Current concepts - Post-traumatic stress disorder

Division of Traumatic Stress Studies and Department of Psychiatry, Mount Sinai School of Medicine and Bronx Veterans Affairs Medical Center, New York 10468, USA.
New England Journal of Medicine (Impact Factor: 54.42). 02/2002; 346(2):108-14. DOI: 10.1056/NEJMra012941
Source: PubMed
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    ABSTRACT: The identification of biomarkers for post-traumatic stress disorder (PTSD) and resilience/recovery is critical for advancing knowledge about pathophysiology and treatment in trauma-exposed persons. This study examined a series of glucocorticoid-related biomarkers prior to and in response to psychotherapy. Fifty-two male and female veterans with PTSD were randomized 2 : 1 to receive either prolonged exposure (PE) therapy or a weekly minimal attention (MA) intervention for 12 consecutive weeks. Psychological and biological assessments were obtained prior to and following treatment and after a 12-week naturalistic follow-up. Response was defined dichotomously as no longer meeting criteria for PTSD at post-treatment based on the Clinician Administered PTSD Scale for DSM-IV (CAPS). Clinical improvement on the CAPS was apparent for both PE and MA, with no significant difference according to treatment condition. Biomarkers predictive of treatment gains included the BCLI polymorphism of the glucocorticoid receptor gene. Additional predictors of treatment response were higher bedtime salivary cortisol and 24 h urinary cortisol excretion. Pre-treatment plasma dehydroepiandrosterone/cortisol ratio and neuropetide Y (NPY) levels were predictors of reductions in PTSD symptoms, and, for NPY only, of other secondary outcomes as well, including anxiety and depression ratings. Glucocorticoid sensitivity changed in association with symptom change, reflecting clinical state. It is possible to distinguish prognostic and state biomarkers of PTSD using a longitudinal approach in the context of treatment. Identified markers may also be relevant to understanding mechanisms of action of symptom reduction.
    Interface focus: a theme supplement of Journal of the Royal Society interface 10/2014; 4(5):20140048. DOI:10.1098/rsfs.2014.0048 · 3.12 Impact Factor
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    ABSTRACT: The implantable cardioverter defibrillator (ICD) has currently become the standard treatment for preventing sudden cardiac death. There are some psychological consequences in patients with ICD such as posttraumatic stress disorder (PTSD) after the shocks induced by ICD. This report aimed to present the case of a 54-year-old man with ICD who had developed PTSD; his PTSD was treated, using cognitive-behavioral psychotherapy consisting of relaxation, mindfulness and problem solving techniques. In patients with ICD who are experiencing PTSD using cognitive behavioral interventions may be helpful to reduce their psychological sufferings.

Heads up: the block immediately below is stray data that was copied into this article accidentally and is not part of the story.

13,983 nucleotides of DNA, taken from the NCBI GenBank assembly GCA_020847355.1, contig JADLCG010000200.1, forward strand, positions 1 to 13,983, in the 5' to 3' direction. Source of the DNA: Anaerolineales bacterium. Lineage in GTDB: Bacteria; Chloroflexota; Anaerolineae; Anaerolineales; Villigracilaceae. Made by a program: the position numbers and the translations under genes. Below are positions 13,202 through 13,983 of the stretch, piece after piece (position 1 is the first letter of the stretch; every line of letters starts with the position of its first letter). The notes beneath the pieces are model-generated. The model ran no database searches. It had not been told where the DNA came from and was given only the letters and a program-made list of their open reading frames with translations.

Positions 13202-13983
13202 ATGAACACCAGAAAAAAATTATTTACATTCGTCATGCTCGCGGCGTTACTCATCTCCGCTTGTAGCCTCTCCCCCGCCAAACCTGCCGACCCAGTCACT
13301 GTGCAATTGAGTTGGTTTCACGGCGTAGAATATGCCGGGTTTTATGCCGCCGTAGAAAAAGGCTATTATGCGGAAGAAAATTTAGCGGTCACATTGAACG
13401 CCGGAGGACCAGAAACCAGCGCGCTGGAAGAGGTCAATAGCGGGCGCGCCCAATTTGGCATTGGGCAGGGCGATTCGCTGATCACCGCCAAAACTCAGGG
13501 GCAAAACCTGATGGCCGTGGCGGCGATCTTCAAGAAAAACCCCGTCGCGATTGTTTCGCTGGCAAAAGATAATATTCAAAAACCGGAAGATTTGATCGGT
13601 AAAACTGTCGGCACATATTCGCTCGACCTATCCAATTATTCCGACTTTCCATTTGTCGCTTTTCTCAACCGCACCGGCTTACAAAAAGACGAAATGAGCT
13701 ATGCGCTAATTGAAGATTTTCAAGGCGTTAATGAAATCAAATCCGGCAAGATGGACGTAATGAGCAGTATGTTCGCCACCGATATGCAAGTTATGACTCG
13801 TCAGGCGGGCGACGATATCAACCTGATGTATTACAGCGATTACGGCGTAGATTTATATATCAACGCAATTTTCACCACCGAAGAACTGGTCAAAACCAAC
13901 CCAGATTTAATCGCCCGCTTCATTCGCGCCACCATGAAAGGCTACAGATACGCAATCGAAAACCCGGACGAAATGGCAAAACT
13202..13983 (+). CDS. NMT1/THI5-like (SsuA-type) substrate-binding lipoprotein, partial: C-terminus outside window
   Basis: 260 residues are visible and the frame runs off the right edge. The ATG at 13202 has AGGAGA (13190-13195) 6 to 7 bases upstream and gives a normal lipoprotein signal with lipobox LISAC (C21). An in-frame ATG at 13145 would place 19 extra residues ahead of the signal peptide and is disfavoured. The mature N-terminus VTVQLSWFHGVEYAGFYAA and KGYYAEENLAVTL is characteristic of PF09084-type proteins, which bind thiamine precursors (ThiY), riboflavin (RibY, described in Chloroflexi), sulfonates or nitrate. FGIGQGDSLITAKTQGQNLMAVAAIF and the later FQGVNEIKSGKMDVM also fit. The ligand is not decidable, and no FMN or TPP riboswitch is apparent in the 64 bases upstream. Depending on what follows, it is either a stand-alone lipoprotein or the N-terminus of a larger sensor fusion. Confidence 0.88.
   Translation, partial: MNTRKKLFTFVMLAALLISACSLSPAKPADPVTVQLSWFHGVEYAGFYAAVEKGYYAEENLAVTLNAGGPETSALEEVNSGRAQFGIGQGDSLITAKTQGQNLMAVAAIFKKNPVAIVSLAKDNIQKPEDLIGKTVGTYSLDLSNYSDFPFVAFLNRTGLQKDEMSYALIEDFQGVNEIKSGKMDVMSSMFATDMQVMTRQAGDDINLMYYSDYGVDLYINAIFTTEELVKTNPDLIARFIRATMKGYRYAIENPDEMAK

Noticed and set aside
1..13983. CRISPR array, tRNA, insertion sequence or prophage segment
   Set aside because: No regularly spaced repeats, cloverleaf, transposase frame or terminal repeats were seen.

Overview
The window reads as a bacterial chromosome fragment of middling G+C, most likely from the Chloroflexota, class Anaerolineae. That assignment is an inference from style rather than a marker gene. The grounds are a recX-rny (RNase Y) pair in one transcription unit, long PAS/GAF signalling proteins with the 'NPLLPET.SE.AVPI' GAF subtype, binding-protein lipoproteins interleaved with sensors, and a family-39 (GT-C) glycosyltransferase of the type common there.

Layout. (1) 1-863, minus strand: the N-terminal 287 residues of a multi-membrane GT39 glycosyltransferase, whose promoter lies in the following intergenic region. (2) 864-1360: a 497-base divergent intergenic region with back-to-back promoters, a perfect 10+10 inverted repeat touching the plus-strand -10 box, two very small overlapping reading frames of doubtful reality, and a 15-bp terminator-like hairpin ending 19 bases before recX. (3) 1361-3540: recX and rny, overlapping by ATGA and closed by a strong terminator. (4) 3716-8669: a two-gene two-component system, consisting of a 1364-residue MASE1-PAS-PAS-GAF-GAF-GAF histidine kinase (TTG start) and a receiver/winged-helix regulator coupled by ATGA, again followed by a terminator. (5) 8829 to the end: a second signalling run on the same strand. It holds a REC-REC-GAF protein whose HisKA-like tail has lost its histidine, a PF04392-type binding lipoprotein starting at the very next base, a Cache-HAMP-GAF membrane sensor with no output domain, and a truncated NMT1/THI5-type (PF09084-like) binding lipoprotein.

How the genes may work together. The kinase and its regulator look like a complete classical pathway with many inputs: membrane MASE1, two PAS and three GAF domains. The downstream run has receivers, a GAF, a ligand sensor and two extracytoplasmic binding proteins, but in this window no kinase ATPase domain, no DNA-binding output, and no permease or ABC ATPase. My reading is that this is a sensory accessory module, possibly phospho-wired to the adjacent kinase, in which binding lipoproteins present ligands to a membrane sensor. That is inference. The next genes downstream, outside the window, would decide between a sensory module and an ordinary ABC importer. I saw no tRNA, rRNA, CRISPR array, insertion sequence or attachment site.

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    ABSTRACT: Stress-especially chronic, uncontrollable stress-is an important risk factor for many neuropsychiatric disorders. The underlying mechanisms are complex and multifactorial, but they involve correlated changes in structural and functional measures of neuronal connectivity within cortical microcircuits and across neuroanatomically distributed brain networks. Here, we review evidence from animal models and human neuroimaging studies implicating stress-associated changes in functional connectivity in the pathogenesis of PTSD, depression, and other neuropsychiatric conditions. Changes in fMRI measures of corticocortical connectivity across distributed networks may be caused by specific structural alterations that have been observed in the prefrontal cortex, hippocampus, and other vulnerable brain regions. These effects are mediated in part by glucocorticoids, which are released from the adrenal gland in response to a stressor and also oscillate in synchrony with diurnal rhythms. Recent work indicates that circadian glucocorticoid oscillations act to balance synapse formation and pruning after learning and during development, and chronic stress disrupts this balance. We conclude by considering how disrupted glucocorticoid oscillations may contribute to the pathophysiology of depression and PTSD in vulnerable individuals, and how circadian rhythm disturbances may affect non-psychiatric populations, including frequent travelers, shift workers, and patients undergoing treatment for autoimmune disorders.


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